- Provide Social Security Credits for Caregivers. One of the principal reasons women have fewer assets and less income in retirement than do men is that they often interrupt their participation in the labor force to provide care to other family members, usually children and elderly parents or relatives. We recommend that, in calculating an individual’s Social Security benefits, caregivers be granted imputed earnings equal to 50 percent of that year’s average wage for up to as many as five years spent providing care to family members.
- Enhance the Special Minimum Benefits. This alternate method of calculating a worker’s retirement benefit is intended to provide a slightly higher benefit for those who have spent an entire career in low-wage employment. Unfortunately, it is obsolete and no longer works as intended. We propose to update the formula, increase the benefit to a maximum of 150 percent of poverty (about $1,300 in 2012), and make it more accessible to workers. Finally, we would allow credit toward the special minimum benefit of up to 10 caregiver years.
- Equalize Rules for Disabled Widows. Widows and surviving divorced spouses can qualify for benefits based on disability beginning at age 50. However, they are the only disabled persons whose benefits are reduced because they receive them prior to their full retirement age (FRA). The amount of this reduction is 28.5 percent of the deceased spouse’s FRA benefit. In contrast, the benefits paid to disabled workers are not reduced because they receive them prior to their FRA. Instead, they receive 100 percent of their FRA benefit. We propose to end this disparate treatment. In addition, we propose to allow disabled widows to qualify for benefits at any age. Moreover, the 7-year application period should also be eliminated.
- Benefit Equality for Working Widows. Under current law, the benefit for widows and surviving divorced spouses is capped at the amount the deceased husband would receive if he were still alive. If a husband retires before his FRA, his widow inherits his early retirement reduction. We believe the widow’s benefit should no longer be tethered to the reduction her deceased spouse elected to receive when he applied for retirement benefits. The only factor that should be relevant in determining a widow’s benefit should be the reduction that results from the surviving spouse’s own decisions about when to retire.
- Strengthening the COLA. A number of individuals, members of Congress and others have advocated using the chained consumer price index, or CPI, to determine cost-of-living adjustments (COLAs) for Social Security. This is nothing more than a cut in benefits masquerading as a technical change. In fact, the chained CPI will permanently cut COLAs for generations of retirees and the disabled, including those already on the rolls, making it harder and harder for them to make ends meet. Studies have shown that over time switching to the chained CPI will cut the average retiree’s benefit by almost $1,400. We agree that it is critical that the COLA be calculated based on an accurate formula. But if accuracy is really the goal, the law should be changed to use a COLA formula that more accurately factors in the large health care expenses most seniors face. Toward that end, we recommend using the Bureau of Labor Statistics’ CPI for the Elderly as a more accurate and appropriate measure of inflation when calculating COLAs for Social Security.
- Restoring Student Benefits. Currently, Social Security pays benefits to children until age 18, or 19 if they are still attending high school, if a parent has died, become disabled or retired. In the past, those benefits continued until age 22 if the child was a full-time student in a college or a vocational school. Congress ended post-secondary students’ benefits in 1981. Research has shown that recipients of these benefits were disproportionately children of parents in blue-collar jobs, African Americans, and with lower incomes than other college students. We recommend these benefits be reinstated for the children of disabled or deceased workers.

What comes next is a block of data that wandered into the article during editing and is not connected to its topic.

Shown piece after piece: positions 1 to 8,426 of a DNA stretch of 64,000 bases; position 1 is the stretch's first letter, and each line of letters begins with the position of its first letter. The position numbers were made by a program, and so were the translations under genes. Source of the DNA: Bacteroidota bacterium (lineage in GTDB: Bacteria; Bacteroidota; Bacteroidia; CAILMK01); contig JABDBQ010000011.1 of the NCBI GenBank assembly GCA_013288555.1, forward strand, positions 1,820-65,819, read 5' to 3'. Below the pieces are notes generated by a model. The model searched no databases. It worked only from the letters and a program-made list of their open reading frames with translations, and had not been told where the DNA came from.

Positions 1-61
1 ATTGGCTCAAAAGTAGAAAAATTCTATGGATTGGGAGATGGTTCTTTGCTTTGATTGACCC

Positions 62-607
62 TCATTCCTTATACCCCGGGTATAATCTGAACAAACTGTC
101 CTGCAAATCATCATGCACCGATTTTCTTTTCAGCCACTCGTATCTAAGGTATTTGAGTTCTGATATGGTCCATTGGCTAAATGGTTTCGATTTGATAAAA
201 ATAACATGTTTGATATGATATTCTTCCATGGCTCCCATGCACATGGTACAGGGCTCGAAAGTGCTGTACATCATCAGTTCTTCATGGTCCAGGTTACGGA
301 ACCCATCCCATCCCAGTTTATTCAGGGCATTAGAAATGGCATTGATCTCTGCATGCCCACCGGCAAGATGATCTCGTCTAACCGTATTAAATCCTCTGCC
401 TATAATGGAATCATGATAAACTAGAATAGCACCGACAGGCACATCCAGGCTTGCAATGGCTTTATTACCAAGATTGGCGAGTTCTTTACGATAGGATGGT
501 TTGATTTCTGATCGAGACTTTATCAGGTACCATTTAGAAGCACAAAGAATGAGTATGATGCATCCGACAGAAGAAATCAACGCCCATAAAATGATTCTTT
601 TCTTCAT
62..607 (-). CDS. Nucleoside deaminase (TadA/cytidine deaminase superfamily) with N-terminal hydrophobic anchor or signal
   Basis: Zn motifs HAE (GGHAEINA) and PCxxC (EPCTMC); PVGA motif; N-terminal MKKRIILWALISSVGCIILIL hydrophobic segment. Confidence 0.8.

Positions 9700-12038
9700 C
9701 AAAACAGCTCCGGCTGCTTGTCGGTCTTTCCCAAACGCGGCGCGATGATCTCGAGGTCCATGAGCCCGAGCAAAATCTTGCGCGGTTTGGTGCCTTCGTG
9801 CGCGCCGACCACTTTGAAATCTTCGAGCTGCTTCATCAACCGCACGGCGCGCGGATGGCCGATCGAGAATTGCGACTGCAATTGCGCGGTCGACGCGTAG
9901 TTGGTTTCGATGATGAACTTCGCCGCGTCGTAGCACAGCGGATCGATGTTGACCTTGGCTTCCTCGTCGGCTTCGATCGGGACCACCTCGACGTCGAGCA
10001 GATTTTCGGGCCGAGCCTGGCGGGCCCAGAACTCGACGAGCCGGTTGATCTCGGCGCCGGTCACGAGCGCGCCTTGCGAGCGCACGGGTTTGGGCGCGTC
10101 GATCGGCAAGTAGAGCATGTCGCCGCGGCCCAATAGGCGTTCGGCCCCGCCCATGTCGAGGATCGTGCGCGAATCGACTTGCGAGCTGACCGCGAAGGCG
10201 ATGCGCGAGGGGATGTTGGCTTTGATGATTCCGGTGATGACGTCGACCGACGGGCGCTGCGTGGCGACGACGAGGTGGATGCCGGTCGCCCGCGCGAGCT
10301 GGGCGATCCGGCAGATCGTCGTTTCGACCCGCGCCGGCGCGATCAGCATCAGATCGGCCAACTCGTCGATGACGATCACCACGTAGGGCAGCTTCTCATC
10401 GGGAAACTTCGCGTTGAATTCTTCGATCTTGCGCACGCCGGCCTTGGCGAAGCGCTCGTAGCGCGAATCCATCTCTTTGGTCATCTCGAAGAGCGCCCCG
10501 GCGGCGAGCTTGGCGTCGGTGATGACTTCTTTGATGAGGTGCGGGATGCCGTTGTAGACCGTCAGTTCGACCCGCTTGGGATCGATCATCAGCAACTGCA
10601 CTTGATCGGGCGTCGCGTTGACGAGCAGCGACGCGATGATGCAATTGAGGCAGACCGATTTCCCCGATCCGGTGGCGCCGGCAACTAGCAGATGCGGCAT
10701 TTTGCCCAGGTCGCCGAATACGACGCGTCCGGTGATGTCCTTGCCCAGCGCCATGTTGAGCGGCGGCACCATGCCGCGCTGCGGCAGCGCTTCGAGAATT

- Improving the Basic Benefit for All. After years of operating under a COLA which does not reflect the higher inflation attributable to health expenditures and the fact that seniors devote a higher percentage of their monthly spending to health care costs, seniors need an offsetting across-the-board benefit increase. This would also compensate seniors for the losses they have suffered during the recent financial crisis and recession. Women, especially who have worked a lifetime with low pay, are financially vulnerable in retirement because they are less likely to have private pensions or discretionary income that would allow for savings. We recommend a five percent increase in the basic benefit (approximately $55 per month).
- Equal Benefits for Same-Sex Married Couples and Partners. Gay and lesbian same-sex couples, whether married or not, are denied a host of benefits under state and federal law that are routinely provided to heterosexual married couples. We believe that the time has come to end this pernicious form of discrimination. The Social Security Act should be revised to provide benefits to domestic partners and members of same-sex marriages. Further, the children of these relationships should receive Social Security benefits under the same terms and conditions as children of heterosexual couples.
- Improving Benefits for Disabled Adult Children. One of the categories of childhood benefits that is payable on a worker’s record is benefits to an adult child who becomes disabled before reaching age 22. Generally, eligibility continues as long as the child remains disabled and is unmarried. Usually, marriage at any time ends entitlement to these benefits and remains a bar to re-entitlement unless the marriage has been annulled. The complicated rules are not well understood and should be repealed. In addition, we recommend that disabled children who live independently from their parents should have their benefit calculated without being limited by Social Security’s general â€œfamily maximumâ€ provision.